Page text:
Financial Services Commission of South Korea to Implement Measures to Boost Support for Startups
South Korea’s Financial Services Commission (FSC) is taking action to support local startups amidst a weakened investment sentiment in the venture capital market. FSC Chairman Kim Joo-hyun has reviewed support initiatives by state-run financial institutions, such as Korea Development Bank (KDB) and Industrial Bank of Korea (IBK), and called for broader support to address the challenges faced by startups in the country.
In a recent meeting, Chairman Kim emphasized the importance of innovative growth powered by fostering startups, stating that it is a part of the government’s policy. He noted that the government has pledged to build up a startup ecosystem, ranging from seed-stage startups to global unicorns, and has provided support to the startup industry accordingly. As part of these efforts, the FSC has announced a policy finance program worth 205 trillion won ($155.3 billion) to be allocated to the industry this year. Additionally, 9 trillion won in funds will be provided to unicorns and small and medium-sized enterprises (SMEs) designated as key strategic areas.
The decline in venture capital investment in South Korea has been a cause for concern, and the FSC is working in collaboration with the Ministry of SMEs and Startups to develop supportive measures for venture capital firms. Park Yong-rin, a senior researcher at the Korea Capital Market Institute, highlighted during the meeting that both venture capital firms and investments have declined since the fourth quarter of the previous year. However, he expressed optimism that investment sentiment will recover if the government’s measures take effect.
To further support startups, policy financing institutions in South Korea are also stepping up their efforts. The KDB is expected to create an innovation growth fund worth 15 trillion won, which will offer startups 3 trillion won per year from 2023 to 2027. The bank also plans to build a policy finance program with its funds to support vulnerable areas in the venture market.
Similarly, the IBK is planning to raise its venture capital investments to 2.5 trillion won between 2023 and 2025, with a focus on small and medium-sized innovative startups with high growth potential. The Korea Credit Guarantee Fund (KODIT) will implement various support measures, including a credit program based on each stage of startups and an investment bridge credit program.
Leaders of startups and venture capital firms have welcomed these measures but have also called for broader policy finance programs to address the ongoing financial difficulties faced by the venture market in South Korea. They have emphasized the need for more operating funds to protect startups from cash crunches and have highlighted the importance of secondary funds for venture capital firms whose debt maturity is imminent.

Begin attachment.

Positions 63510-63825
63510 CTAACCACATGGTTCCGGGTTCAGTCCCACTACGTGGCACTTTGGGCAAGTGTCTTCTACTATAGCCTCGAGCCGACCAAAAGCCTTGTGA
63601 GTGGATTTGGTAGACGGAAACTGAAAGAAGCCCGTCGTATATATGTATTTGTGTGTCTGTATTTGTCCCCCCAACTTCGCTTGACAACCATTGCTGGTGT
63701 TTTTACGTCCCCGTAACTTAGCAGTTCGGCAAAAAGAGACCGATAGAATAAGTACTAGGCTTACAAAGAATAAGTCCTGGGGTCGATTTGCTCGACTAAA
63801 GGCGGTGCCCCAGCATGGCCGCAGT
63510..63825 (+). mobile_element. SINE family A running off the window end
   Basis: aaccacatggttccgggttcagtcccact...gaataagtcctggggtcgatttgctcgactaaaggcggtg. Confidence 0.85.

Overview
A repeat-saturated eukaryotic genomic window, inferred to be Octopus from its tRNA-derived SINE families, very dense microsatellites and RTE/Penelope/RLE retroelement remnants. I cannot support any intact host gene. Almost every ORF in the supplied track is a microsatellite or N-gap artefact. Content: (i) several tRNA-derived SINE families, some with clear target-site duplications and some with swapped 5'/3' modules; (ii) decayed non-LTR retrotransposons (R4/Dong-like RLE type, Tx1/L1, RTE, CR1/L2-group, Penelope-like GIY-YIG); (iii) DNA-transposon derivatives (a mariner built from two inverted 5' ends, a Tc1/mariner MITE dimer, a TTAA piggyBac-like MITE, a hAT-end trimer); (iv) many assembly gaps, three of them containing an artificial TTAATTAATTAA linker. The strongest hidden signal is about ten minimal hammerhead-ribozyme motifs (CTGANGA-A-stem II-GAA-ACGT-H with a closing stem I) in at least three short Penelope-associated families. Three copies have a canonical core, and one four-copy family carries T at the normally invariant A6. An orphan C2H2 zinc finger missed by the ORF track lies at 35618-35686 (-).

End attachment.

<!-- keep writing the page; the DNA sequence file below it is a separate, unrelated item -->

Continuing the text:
The FSC’s initiatives have been met with positive responses from the startup community in South Korea. Many startups and venture capital firms are hopeful that these measures will provide much-needed support to overcome the challenges posed by the weakened investment sentiment in the venture capital market. They view the government’s commitment to fostering an innovative startup ecosystem as a positive step towards driving growth and innovation in the country.
The startup ecosystem in South Korea has been gaining momentum in recent years, with several successful startups emerging in areas such as technology, e-commerce, and entertainment. However, the COVID-19 pandemic and other economic challenges have posed difficulties for startups, including reduced access to funding and investment.
The introduction of supportive measures by the FSC and other policy financing institutions is expected to provide a boost to the startup ecosystem, helping startups to weather the current challenges and continue to drive innovation and economic growth in the country.
In conclusion, South Korea’s Financial Services Commission is taking proactive steps to support the local startup ecosystem by introducing measures to address the weakened investment sentiment in the venture capital market. The FSC’s initiatives, along with efforts by other policy financing institutions such as Korea Development Bank (KDB), Industrial Bank of Korea (IBK), and Korea Credit Guarantee Fund (KODIT), are aimed at providing much-needed support to startups and venture capital firms in South Korea.
These measures, including the policy finance program, creation of innovation growth funds, increased venture capital investments, and credit programs, are expected to contribute towards fostering a favorable environment for startups to thrive and continue driving innovation and economic growth in the country. With the support of the government and financial institutions, the startup ecosystem in South Korea is poised for further growth and success in the coming years.